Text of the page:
I’m all for couples celebrating their love on Valentine’s Day. Dine, enjoy your ro$e$, and eat chocolate to your heart’s content. But every year my heart feels sad when I think about the flip-side of this day.
Despite determination not to, hopes often run unreasonably high. Hopes of adolescence, young adulthood, the unattached, unhappily attached, or completely detached — hopes for an unexpected surprise, no matter how remote the odds. Even for couples who have agreed in advance to ignore the day and its overpriced commerce, the anticipation is often there.
The thing that bothers me most about such an over-hyped day is this: in a country that embraces inclusion from sea to shining sea, Valentine’s Day is highly exclusive.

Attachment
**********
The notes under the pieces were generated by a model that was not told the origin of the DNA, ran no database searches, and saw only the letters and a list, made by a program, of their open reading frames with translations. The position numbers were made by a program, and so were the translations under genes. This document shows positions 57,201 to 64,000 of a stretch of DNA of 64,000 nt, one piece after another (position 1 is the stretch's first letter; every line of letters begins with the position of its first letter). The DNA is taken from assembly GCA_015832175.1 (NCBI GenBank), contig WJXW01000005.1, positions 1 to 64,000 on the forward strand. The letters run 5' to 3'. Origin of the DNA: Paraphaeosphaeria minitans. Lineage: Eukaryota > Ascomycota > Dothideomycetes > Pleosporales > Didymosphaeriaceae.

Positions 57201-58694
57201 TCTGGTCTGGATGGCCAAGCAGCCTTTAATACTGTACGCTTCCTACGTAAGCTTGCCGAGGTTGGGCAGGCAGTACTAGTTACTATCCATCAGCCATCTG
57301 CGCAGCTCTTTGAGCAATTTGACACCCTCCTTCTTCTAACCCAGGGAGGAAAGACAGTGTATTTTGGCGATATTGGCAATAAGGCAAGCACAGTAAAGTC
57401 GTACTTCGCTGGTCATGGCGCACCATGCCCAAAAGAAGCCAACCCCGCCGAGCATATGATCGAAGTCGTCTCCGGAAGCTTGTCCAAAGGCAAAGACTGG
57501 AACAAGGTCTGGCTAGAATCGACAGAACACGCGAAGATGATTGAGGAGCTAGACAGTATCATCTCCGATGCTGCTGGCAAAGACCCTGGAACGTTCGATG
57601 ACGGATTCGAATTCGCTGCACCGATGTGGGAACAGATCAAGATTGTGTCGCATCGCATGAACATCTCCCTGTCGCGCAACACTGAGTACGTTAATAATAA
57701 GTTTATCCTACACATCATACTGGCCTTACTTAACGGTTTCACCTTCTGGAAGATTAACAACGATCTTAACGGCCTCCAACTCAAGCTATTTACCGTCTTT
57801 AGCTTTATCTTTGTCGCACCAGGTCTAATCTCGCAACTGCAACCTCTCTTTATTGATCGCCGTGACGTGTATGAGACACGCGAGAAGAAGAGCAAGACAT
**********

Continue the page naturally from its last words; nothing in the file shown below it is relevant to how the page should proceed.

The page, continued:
The smallest children have it right. Everyone gets a card. Everyone gets to be someone’s Valentine. And there are enough homemade, heart-decorated cupcakes to go around.
I wonder if, in a twist on former President Bush’s education act, No Child Left Behind, our goal could be, “No heart left behind”.
Who can you encourage by asking, “Will you be my Valentine?” and then celebrating the day with that friend. The bottom line is this: with whomever and however you choose to celebrate, do it your own way. No card required.
Speaking of cards, I saw this one recently:
“Where I come from, we have a name for men who don’t get romantic on Valentine’s Day.”
Funny? Maybe. But we’ve got a long way to go, Baby.